If you arrive too early, wait in your car or a café around the corner as this can create a bad impression with your interviewer. Company representatives are very busy and time poor individuals. Putting added pressure by showing up 30 minutes before an interview is not a good first impression!
If you are having a Skype interview, make sure you have plenty of internet data available so your interview doesn’t get cut off mid-way. How embarrassing could this look? Test your computer equipment a few days prior to the interview by Skyping a friend or colleague. Test the camera, video access, sound, Skype address and login details are all in check.
4. Exercise, snack, pep talk
Consider putting together a pre-interview routine that helps you stay calm, focussed and optimistic. One routine could include working out before an interview to help relax your overreacting mind - taking a bike ride or even yoga stances would do the trick. Exercise is a fantastic way to burn off nervous energy so you don't leap into the interview room overly enthusiastic. Here’s the added bonus – extra endorphins will help boost your mood and provide a positive state of mind.
Think about reducing your caffeine intake before the day of your interview to keep the butterflies at bay. Try snacking on foods that are natural beta blockers like almonds, bananas, oatmeal and pomegranate juice. These foods can assist in lowering your blood pressure, lessening your anxiety, and reducing your heart rate.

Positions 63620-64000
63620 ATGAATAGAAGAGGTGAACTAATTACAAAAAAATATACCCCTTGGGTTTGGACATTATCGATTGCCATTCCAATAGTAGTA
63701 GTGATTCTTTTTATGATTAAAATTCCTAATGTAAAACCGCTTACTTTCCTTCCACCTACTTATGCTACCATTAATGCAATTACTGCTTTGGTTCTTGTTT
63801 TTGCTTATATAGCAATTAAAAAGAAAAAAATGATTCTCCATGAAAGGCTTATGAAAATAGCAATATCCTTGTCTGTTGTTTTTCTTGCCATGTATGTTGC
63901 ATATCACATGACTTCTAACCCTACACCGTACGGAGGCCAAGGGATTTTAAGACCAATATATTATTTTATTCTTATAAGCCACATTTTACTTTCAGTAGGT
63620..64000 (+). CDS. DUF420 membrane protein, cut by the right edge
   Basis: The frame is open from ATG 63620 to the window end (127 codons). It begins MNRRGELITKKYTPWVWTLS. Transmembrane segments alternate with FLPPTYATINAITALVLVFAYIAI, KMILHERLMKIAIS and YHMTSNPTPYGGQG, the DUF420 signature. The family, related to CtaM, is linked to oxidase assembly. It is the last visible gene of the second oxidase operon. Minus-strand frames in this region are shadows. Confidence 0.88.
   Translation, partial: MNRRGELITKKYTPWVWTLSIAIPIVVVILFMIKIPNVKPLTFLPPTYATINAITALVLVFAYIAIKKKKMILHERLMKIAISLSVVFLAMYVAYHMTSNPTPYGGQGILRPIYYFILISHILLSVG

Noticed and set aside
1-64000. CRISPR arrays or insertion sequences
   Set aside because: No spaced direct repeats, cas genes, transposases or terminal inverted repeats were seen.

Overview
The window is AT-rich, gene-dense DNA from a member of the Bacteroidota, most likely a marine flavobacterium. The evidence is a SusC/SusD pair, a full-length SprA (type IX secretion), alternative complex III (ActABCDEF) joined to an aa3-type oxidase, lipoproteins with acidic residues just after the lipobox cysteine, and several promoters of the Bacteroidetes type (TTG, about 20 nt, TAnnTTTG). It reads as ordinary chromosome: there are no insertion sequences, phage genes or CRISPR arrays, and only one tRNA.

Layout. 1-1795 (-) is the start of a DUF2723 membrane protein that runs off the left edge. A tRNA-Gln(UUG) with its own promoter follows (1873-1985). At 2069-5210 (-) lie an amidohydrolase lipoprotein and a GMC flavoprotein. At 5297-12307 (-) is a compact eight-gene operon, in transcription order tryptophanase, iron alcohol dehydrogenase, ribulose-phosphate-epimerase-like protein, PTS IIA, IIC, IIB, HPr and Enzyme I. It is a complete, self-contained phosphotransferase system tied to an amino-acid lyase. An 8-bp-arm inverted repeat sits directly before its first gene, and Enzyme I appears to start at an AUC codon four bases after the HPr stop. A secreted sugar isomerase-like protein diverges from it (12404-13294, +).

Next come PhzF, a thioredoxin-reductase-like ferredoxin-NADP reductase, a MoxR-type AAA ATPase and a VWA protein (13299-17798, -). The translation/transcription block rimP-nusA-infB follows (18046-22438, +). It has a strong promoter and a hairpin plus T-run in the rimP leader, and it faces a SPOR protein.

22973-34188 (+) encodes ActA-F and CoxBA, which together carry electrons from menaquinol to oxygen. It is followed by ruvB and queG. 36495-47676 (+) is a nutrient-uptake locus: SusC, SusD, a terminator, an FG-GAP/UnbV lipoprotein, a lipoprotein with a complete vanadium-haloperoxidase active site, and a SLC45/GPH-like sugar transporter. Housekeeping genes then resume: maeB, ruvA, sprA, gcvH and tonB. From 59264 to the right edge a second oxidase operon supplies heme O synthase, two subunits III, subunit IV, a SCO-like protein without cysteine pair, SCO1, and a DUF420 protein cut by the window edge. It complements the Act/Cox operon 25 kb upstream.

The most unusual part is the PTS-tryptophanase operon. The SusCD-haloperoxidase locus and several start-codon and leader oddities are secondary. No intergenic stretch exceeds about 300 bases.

Pep talks are well known in the sports locker room before a big game, but they can also be great just before heading into a job interview. To reduce anxiety, drown out that negative commentary with a personal pep talk! For example, "I'm a real leader in my field. I have a lot of knowledge and experience that would be very useful for this employer. I'm smart, talented, and I can work well with fellow colleagues. This interview is not a life-or-death experience. It's just an opportunity to have a discussion about my experience and background and I know more about that than anyone!" Try this because most of the time it can really set you up for a successful outcome.
5. Soak up the experience and learn from it
It’s always tricky to know the how’s and why’s of what went wrong when you didn’t get the job. Remember to follow up with the interviewer and ask where you could have put up a better fight in the interview so you can gain constructive feedback and be ready for next time. Take the positive approach and think that if there were hundreds of job applicants for one role and you made it to interview stage, this is a massive victory in today’s job market!
Being unsuccessful after a job interview can severely affect your confidence. Rejection, while not satisfying, can sometimes be blown out of proportion and regarded as a sign of failure. However, by thinking objectively you can use it to build on your core strengths, address development points and prepare yourself for that next opportunity. There will be more interviews along the career journey.